Washington Water Science Center

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This is your direct link to all kinds of water resource information. Here you'll find information on Washington's rivers and streams. You'll also find information about groundwater, water quality, and many other topics. The USGS operates the most extensive satellite network of stream-gaging stations in the state, many of which form the backbone of flood-warning systems.

Current Washington Water Conditions

Current Washington Water Conditions

Explore real-time Washington streamflow, groundwater, and water-quality conditions and access data with our new interactive map application.

Current Conditions

News

Date published: December 21, 2018

A Spatially Continuous Model of Annual Streamflow Permanence Throughout the Pacific Northwest

An interdisciplinary team comprised of USGS and university scientists has developed the Probability of Streamflow Permanence Model or PROSPER which predicts flow permanence for unregulated and minimally impaired streams in the Pacific Northwest.

Date published: November 1, 2017

New USGS Study Tracks Millions of Tons of Rocks, Gravel and Silt Carried by the Sauk River

TACOMA, Wash. — The U.S. Geological Survey recently published the results of a new five-year suspended-sediment and water temperature study from the Sauk River. The purpose of this study is to improve understanding of the magnitude and timing of suspended sediment from the Sauk River and its tributaries to the Skagit River.

Date published: February 13, 2017

New USGS Field Method is a Breakthrough for Contaminant Analysis in Water Samples

The U.S. Geological Survey published a new report highlighting a portable continuous-flow centrifuge which aims to save time and money on contaminant analysis of particles suspended in water samples.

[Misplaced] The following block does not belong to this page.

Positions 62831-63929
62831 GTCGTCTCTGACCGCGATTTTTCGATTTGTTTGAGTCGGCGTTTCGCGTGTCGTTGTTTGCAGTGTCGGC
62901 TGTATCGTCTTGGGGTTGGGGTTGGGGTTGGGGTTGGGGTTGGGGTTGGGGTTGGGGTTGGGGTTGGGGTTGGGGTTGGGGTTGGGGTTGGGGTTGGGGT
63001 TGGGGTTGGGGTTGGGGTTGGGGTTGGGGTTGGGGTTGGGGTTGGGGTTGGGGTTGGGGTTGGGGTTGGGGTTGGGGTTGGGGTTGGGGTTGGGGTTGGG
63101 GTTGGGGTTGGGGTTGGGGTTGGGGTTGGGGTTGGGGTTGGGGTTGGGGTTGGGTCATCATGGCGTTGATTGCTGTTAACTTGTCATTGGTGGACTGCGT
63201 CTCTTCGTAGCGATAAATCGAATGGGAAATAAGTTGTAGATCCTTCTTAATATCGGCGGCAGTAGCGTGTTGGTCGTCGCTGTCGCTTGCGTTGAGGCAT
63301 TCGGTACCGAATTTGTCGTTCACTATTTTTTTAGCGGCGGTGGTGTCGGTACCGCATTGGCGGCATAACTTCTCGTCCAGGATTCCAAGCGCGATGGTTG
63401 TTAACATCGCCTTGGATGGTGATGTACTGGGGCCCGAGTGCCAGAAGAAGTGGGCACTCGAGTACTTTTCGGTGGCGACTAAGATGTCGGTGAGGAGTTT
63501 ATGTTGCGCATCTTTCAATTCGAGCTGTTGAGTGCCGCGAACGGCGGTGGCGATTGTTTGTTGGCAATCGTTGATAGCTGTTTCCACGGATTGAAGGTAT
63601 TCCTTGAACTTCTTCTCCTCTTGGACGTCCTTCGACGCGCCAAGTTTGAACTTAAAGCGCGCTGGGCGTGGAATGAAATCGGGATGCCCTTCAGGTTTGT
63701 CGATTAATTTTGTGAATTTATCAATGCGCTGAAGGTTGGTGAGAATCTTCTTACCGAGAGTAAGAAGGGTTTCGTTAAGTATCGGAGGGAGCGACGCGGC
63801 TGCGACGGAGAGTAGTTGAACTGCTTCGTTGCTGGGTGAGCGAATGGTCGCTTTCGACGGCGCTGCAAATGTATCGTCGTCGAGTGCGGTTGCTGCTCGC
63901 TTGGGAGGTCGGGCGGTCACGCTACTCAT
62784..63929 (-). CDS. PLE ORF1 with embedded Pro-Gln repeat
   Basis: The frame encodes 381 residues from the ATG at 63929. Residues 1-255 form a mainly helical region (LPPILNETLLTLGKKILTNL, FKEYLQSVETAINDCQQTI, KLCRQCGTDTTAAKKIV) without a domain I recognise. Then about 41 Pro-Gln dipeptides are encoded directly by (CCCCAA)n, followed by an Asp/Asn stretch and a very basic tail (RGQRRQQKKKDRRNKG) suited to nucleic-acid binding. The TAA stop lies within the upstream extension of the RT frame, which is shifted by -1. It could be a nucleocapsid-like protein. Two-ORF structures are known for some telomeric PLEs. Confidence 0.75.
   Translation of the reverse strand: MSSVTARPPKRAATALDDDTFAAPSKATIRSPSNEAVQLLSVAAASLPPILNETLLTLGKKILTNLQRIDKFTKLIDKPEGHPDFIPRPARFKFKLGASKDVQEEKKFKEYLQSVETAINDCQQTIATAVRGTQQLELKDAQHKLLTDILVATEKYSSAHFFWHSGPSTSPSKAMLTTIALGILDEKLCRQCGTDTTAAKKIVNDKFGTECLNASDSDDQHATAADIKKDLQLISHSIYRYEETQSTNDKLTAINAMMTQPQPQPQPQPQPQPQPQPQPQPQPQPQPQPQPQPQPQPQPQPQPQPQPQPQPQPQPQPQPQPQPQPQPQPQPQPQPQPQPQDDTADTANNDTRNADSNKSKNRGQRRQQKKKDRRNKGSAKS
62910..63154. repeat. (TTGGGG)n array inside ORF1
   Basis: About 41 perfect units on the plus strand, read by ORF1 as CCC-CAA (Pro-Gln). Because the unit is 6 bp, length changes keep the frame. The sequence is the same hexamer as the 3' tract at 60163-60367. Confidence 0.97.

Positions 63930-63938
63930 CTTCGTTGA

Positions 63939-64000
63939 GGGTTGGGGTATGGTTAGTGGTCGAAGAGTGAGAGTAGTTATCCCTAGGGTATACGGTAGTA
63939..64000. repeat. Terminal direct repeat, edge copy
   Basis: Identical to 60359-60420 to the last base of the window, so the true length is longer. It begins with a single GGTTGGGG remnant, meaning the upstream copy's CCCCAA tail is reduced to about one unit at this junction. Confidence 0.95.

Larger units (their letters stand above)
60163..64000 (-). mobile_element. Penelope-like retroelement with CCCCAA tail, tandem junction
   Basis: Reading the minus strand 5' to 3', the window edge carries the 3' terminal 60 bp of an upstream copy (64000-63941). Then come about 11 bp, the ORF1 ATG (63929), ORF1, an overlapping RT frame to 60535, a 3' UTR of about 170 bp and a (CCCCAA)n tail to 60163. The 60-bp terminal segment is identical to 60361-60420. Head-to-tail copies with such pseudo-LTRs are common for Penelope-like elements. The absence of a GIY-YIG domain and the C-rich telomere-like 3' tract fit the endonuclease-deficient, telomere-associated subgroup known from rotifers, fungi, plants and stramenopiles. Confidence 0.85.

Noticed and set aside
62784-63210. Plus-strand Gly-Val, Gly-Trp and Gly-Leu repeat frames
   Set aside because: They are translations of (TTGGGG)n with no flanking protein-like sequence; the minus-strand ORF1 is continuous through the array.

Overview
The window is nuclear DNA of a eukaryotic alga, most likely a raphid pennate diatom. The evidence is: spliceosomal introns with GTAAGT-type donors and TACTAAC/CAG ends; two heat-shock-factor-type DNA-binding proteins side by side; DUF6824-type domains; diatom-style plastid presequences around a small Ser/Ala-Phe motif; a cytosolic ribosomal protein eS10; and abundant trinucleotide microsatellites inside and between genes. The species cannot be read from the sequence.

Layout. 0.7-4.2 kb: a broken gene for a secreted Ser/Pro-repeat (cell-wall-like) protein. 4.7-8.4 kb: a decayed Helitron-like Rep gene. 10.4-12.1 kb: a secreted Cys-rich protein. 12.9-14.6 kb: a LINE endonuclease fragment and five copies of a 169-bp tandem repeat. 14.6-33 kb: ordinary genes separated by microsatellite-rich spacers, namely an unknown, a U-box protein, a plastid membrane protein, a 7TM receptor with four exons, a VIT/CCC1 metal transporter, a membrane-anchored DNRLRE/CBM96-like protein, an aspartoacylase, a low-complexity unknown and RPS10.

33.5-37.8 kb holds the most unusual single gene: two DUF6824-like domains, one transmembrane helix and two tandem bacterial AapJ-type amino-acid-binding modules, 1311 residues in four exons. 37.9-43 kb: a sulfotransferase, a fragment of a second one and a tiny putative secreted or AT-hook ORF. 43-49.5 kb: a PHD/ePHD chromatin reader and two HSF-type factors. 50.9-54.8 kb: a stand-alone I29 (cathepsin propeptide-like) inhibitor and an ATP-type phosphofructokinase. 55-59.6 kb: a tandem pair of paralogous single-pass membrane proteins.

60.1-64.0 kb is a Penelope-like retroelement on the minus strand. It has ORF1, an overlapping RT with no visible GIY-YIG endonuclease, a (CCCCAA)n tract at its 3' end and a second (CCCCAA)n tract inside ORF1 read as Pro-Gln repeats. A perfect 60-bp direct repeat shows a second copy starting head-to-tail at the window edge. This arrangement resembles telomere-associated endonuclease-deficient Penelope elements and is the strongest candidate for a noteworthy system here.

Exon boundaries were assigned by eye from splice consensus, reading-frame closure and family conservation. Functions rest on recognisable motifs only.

Publications

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Year Published: 2019

Naturally occurring uranium in groundwater in northeastern Washington State

Uranium is a radioactive element (radionuclide) that occurs naturally in rock, soil, and water, usually in low concentrations. Radionuclides are unstable atoms with excess energy and as radionuclides decay, they emit radiation. The uranium decay sequence also includes other radionuclides of concern such as radium and radon. This fact sheet...

Kahle, Sue C.
Kahle, S.C., 2019, Naturally occurring uranium in groundwater in northeastern Washington State: U.S. Geological Survey Fact Sheet 2019–3069, 4 p., https://doi.org/10.3133/fs20193069.

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Year Published: 2019

A conceptual framework for the identification and characterization of lacustrine spawning habitats for native lake charr Salvelinus namaycush

Lake charr Salvelinus namaycush are endemic to the formerly glaciated regions of North America and spawn primarily in lakes, unlike most other Salmoninae. Spawning habitats for lake charr are thought to be characterized by relatively large substrate particle sizes which provide sufficient interstitial spaces for egg incubation, but...

Riley, Stephen; Marsden, J. E.; Ridgway, M. S.; Konrad, Christopher; Farha, Steve A.; Thomas R. Binder; Trevor A. Middel; Esselman, Peter; Charles C. Krueger

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Year Published: 2019

Analysis of groundwater response to tidal fluctuations, Operable Unit 1, Naval Base Kitsap, Keyport, Washington

Chlorinated volatile organic compounds have affected groundwater beneath a former 9-acre landfill at Operable Unit 1 (OU 1) of Naval Base Kitsap (NBK) Keyport, in Keyport, Washington. The landfill was the primary disposal area for domestic and industrial waste generated by NBK Keyport from the 1930s through 1973. Naval Facilities Engineering...

Opatz, Chad C.; Dinicola, Richard S.
Opatz, C.C., and Dinicola, R.S., 2019, Analysis of groundwater response to tidal fluctuations, Operable Unit 1, Naval Base Kitsap, Keyport, Washington: U.S. Geological Survey Open-File Report 2019-1098, 36 p., https://doi.org/10.3133/ofr20191098.